Category Archives: Occitanie

Carla-Bayle in the Ariège, Episode 85

Carla-Bayle Post Office
Carla-Bayle Post Office photo Bernard O

It’s wonderful to have Elyse back on today’s show and we start the show by catching up on what she’s been up to and on the Journées du Patrimoine that happen on the third week-end of September in France.

Places and People Mentioned on the Show: Carla-Bayle (Ariège), Pibrac (Haute-Garonne), The Société d’Astronomie Populaire de Toulouse, the Lèze River, Saint-Sulpice-sur-Lèze (Haute-Garonne), Alphonce de Poitiers, Lézat-sur-Lèze (Ariège), Le Fossat (Ariège), the Volvestre area, Mas d’Azil (Ariège), Arize river.

To Prepare for Your Trip: Movie the Return of Martin Guerre


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Carla-Bayle City SignOne of the reasons why Elyse wanted to talk about Carla-Bayle is because it’s a major artist colony. There is an art festival that goes on each summer (put together by an association of residents called Rue des Arts) that presents interesting and original artists. There are craft festivals all over France in the summer, this is much more than that.

Carla-Bayle is on the crest of a cliff and enjoys lovely views towards the Pyrenees. We have records of people living there as far back as the 10th century, with Alphonse de Poitier arriving in the XIII century who turned it into a Bastide and developed it further.

It’s difficult for us to imagine how small places in the middle of nowhere today could have been such important centers for commerce. It always has to do with successful agriculture and trade. In this instance the Pastel plant was also vital to the economy of the area.

Carla-Bayle used to be called Carla-le-Comte in honor of Alphonse de Poitiers, but it was renamed to Carla-Bayle after the French Revolution in honor of a French philosopher and author (who was born not far near Pamiers) from the 1600s called Pierre Bayle. This philosopher was a Protestant and Carla-Bayle was a bastion for the Protestant faithful.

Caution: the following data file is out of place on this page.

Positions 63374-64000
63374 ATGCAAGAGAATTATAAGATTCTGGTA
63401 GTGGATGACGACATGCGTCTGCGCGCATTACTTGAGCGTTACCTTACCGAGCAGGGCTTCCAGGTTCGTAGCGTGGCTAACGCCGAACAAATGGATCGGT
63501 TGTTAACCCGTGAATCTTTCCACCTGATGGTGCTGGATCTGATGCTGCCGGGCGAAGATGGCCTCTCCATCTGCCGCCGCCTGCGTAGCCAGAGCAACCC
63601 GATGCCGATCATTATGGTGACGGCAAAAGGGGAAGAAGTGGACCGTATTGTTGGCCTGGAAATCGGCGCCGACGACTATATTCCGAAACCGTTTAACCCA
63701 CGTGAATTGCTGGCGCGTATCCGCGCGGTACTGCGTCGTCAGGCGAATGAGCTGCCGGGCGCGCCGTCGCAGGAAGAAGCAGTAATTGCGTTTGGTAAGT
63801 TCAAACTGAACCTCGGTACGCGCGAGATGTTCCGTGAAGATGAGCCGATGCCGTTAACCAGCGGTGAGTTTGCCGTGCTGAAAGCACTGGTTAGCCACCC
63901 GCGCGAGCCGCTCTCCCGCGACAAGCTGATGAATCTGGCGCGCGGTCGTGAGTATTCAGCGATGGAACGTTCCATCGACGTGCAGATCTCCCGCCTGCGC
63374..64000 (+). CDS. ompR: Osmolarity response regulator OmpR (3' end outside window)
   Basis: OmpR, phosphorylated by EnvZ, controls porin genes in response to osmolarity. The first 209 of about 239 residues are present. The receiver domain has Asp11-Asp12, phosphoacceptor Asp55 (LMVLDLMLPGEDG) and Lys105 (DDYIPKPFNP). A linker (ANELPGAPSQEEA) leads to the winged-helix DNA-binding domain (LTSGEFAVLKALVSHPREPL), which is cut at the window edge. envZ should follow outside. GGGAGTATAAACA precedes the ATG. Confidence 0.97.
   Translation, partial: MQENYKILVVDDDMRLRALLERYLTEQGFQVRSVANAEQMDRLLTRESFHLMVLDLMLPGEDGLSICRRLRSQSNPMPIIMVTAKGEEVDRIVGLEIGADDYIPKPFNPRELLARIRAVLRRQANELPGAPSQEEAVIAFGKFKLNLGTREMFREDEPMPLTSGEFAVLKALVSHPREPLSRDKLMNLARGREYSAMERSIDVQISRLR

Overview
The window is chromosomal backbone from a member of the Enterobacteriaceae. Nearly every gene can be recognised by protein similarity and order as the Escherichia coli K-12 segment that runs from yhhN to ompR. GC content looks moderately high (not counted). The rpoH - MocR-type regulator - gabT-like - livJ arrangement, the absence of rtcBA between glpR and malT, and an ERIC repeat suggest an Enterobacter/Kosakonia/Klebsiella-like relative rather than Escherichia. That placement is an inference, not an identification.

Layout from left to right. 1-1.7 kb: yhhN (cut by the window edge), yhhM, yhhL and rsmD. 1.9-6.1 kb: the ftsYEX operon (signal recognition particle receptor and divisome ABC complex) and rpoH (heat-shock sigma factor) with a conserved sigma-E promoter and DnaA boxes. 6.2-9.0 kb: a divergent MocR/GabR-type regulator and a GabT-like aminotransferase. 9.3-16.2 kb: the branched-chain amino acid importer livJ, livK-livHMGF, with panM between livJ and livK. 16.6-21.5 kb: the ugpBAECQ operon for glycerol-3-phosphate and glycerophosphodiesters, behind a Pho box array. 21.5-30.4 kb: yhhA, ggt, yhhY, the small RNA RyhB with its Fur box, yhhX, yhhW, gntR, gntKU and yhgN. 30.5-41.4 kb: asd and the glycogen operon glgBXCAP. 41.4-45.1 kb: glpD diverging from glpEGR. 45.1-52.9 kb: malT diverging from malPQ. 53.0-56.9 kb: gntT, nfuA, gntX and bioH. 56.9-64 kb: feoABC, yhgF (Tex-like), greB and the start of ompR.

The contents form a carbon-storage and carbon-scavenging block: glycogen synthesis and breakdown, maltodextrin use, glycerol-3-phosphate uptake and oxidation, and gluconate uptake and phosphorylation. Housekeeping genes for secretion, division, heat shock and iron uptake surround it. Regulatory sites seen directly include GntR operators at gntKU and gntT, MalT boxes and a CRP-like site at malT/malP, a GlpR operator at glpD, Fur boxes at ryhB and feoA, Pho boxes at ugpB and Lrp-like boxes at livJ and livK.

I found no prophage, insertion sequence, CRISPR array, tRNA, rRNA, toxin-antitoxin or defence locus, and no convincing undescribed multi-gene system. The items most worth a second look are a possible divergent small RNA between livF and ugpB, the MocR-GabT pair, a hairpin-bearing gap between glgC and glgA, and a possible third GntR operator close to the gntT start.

In Carla-Bayle today you can see remnants of the castle, the church is from the 1680s, so not very old by French standards, but it is still lovely. But what is striking is that all of the houses have blue shutters. It is gorgeous, especially on a sunny day. There are some nice restaurants there too.

The movie Le Retour de Martin Guerre was filmed in Carla Bayle. The actual story (based on a true story) actually took place not far in Artigat. It is the story of a man who disappears,  then a different man comes into the village pretending to be Martin Guerre. He settles in with his wife, has two children with her, then another Martin Guerre shows up. There was an American remake called Sommersby, not set in France at all, but a similar story line. In the French movie they didn’t glamour it up at all, which gives a great idea of what life was like in France in the 1500s.

Carla-Bayle seen from Moulin le Fossat
Carla-Bayle seen from Moulin le Fossat

Trip Report Loire Valley and Dordogne, Episode 82


Loire Valley and DordogneOn today’s episode Matt from Boston tells us how to have a great vacation in France with young children, specifically in the Loire Valley and Dordogne. Matt tells us how he and his wife and daughters spent three and a half weeks touring around France and what their favorite places were. Today we concentrate on their visit of the Loire Valley and the Dordogne, and as it turns out Dordogne WAS one of their favorites!


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Some of the Topics Discussed on the Show

  • Why did they choose France? Why did they choose late spring?
  • Can they speak French? Did that become a problem? How much French do you really need to be comfortable getting around in France?
  • How did they deal with their daughter’s severe food allergy while in France?
  • French Tip of the Week: How do you say “my daughter is allergic to eggs” in French? “Ma fille est allergique aux oeufs”. Just in case, do what Matt did, print out a card in French that you can show to waiters.
  • How did they like the food in France?
  • What is it like driving in France? See Episode 16 for more on that.
  • Why did they skip Paris?
  • What is it like landing in France in the middle of a huge taxi strike?

A Few Navigation Time Stamps

18:00 Matt talks about driving in France, that it was great and that episode 16 on that subject helped him greatly. He found that French people pretty much don’t speed, don’t pass on the right, don’t honk at you when they disagree with your driving choices, he even loved  the roundabouts. Bring a stand-alone GPS such as a Tom-Tom that rely on GPS signal alone and not maps tied to your smart-phone.

24:45 Matt mentions how it’s lovely that there are so many picnic tables in France. You can bring your own food, it’s encouraged!

29:00 What it is like shopping at French grocery stores? Going to the butcher’s and the open-air market. Great bread everywhere, great fruit and vegetables. Annie explains briefly how food distribution works in France.

35:00 Why some freeways are toll roads in France and others are not.

37:00 How you can deal with hot weather in France if your rental home does not have air-conditioning: open everything up at night and close everything, especially shutters, all day. Go swimming. Don’t cook inside, use the barbecue outside!

Places Mentioned on the Show